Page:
What are the benefits for proofreaders of meeting clients face to face?

You might have read my last blog post about many proofreaders enjoying getting out of the office now and again, even if they love their job. So while the dominating features of many self-employed proofreaders are spending a lot of time alone working, doing admin and marketing, and generally running a business, another, for me at least, is rarely seeing a client face to face. Some proofreaders, though, for example those who work with local businesses, charities, and other organisations, will probably see clients regularly, and in-house proofreaders will have their colleagues for company. But I suspect it’s not uncommon for many proofreaders to work as I do most of the time: it’s just me and my computer. And to be honest, most of the time I enjoy this set-up.

Business trip to the Caribbean, anyone?

About 50% of my clients live outside the UK but in the EU, and I have several clients who live beyond Europe, in countries such as China, Mexico, and Canada. I don’t have any clients who live in my local area. It would be lovely to have business trips abroad to meet some of my clients (especially to glamorous, warm locations, preferably with a nearby beach!), but almost all of my communication is done by email. Most clients seem to prefer that anyway, and it’s rare that clients phone me. Emailing is quick and can be done any time, and my clients are usually busy people with pressing schedules.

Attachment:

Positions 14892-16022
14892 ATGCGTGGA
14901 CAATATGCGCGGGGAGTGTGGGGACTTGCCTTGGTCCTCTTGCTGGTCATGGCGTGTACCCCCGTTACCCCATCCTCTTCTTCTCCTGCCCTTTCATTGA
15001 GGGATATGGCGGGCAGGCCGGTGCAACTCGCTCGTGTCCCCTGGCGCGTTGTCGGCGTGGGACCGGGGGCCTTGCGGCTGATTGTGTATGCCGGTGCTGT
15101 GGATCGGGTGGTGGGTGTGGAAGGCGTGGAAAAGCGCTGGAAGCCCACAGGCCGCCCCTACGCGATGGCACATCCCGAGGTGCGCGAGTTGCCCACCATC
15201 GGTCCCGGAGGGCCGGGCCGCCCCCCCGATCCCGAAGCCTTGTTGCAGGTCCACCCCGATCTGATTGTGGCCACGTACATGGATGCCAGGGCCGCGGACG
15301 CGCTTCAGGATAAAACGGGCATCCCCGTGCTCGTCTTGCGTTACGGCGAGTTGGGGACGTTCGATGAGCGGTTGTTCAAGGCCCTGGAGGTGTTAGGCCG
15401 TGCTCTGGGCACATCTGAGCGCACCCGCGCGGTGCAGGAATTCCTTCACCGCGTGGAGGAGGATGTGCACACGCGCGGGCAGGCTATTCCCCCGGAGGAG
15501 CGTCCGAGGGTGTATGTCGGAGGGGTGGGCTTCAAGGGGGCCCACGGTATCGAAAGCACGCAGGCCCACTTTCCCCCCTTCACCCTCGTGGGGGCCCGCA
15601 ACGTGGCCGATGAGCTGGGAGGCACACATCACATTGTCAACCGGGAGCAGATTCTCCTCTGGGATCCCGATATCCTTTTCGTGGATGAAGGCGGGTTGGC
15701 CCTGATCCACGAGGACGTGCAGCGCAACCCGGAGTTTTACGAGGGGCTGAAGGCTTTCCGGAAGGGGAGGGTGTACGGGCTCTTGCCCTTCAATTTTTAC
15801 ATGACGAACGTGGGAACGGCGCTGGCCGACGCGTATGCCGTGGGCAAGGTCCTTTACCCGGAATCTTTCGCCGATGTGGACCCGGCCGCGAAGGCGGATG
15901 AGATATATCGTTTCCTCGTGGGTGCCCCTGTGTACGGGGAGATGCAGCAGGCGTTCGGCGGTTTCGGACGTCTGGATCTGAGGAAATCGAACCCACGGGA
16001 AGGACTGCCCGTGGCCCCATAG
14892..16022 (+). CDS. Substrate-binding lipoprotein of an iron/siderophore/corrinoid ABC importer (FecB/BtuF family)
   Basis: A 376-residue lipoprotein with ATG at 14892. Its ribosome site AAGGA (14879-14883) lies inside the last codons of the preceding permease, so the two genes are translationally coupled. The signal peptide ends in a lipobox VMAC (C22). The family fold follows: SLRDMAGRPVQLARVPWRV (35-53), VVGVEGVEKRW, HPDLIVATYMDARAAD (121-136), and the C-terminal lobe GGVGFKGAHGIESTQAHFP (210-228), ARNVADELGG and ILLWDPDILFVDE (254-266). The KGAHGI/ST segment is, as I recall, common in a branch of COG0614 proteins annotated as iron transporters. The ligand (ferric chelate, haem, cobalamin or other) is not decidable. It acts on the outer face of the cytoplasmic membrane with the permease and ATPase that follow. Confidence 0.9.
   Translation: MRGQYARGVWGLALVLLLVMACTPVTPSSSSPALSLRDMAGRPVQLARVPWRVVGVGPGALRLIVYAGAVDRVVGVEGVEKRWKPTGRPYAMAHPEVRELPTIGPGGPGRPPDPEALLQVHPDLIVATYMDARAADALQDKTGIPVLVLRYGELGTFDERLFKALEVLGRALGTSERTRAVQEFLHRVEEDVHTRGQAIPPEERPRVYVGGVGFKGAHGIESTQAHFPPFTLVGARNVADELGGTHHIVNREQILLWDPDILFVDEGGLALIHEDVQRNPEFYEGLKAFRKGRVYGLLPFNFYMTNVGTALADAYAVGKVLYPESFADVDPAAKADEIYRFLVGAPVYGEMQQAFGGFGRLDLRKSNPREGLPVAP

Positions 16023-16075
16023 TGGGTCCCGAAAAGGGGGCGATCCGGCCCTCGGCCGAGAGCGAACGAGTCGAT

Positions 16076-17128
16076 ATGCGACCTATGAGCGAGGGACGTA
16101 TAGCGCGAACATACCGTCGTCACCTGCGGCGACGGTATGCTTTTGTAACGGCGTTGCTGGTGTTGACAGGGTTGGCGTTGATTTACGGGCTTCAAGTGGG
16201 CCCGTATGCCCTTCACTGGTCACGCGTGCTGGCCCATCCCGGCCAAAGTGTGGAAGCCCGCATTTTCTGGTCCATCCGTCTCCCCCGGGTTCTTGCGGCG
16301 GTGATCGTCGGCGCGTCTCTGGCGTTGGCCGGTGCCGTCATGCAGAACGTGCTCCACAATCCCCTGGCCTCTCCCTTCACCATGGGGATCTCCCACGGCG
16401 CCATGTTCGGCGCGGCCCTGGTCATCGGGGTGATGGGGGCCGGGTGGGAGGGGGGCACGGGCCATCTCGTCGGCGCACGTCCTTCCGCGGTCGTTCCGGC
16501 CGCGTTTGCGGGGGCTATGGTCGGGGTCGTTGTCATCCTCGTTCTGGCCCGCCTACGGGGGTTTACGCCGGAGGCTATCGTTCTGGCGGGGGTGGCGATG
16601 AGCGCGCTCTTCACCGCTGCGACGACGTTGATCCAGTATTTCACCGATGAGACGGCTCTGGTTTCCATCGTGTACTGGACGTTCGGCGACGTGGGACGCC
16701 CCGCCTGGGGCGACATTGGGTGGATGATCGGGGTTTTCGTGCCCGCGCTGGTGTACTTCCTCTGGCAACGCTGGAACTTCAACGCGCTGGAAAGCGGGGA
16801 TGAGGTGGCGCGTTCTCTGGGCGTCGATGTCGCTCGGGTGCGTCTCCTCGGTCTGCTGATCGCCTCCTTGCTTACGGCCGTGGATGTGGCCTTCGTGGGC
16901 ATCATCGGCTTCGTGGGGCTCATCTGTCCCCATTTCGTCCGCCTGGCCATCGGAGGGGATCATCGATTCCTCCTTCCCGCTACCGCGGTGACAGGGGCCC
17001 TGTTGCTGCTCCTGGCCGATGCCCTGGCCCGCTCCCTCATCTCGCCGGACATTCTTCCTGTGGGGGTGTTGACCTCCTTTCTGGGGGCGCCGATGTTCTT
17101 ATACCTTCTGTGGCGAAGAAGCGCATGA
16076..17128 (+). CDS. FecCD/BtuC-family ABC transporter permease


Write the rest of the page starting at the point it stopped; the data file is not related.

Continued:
I’ve worked for quite a lot of my clients for several years now and have got to know them fairly well through email. I’m lucky – they’re very nice people and I enjoy communicating with them. But a face-to-face meeting probably can’t be beaten as far as cementing a relationship is concerned.

The benefits of meeting face to face

A few months ago I was contacted by a Portuguese client whose book I had recently proofread. He said he was coming to England to visit his daughter (also a client) and would be staying in a nearby town. He asked if I’d like to meet up. A couple of months later, I met the client and his wife in a local café and had a really enjoyable morning chatting about work, families, and a whole list of other things. They’re lovely people and are interesting, easy to talk to, and a lot of fun (Carlos, I owe you a cup of tea and a scone next time you visit!).

I came home from the meeting feeling lucky that I have such great clients and full of enthusiasm for proofreading more of their texts. A big part of my job satisfaction comes from maintaining good relationships with clients and making sure they’re happy with the work I do for them, and a face-to-face meeting, certainly in this case, confirmed that the client was delighted with the work I’d done and had already recommended me to a colleague, so I came home with a warm, fuzzy glow. I think it’s time to start planning another leisurely chat over tea and scones…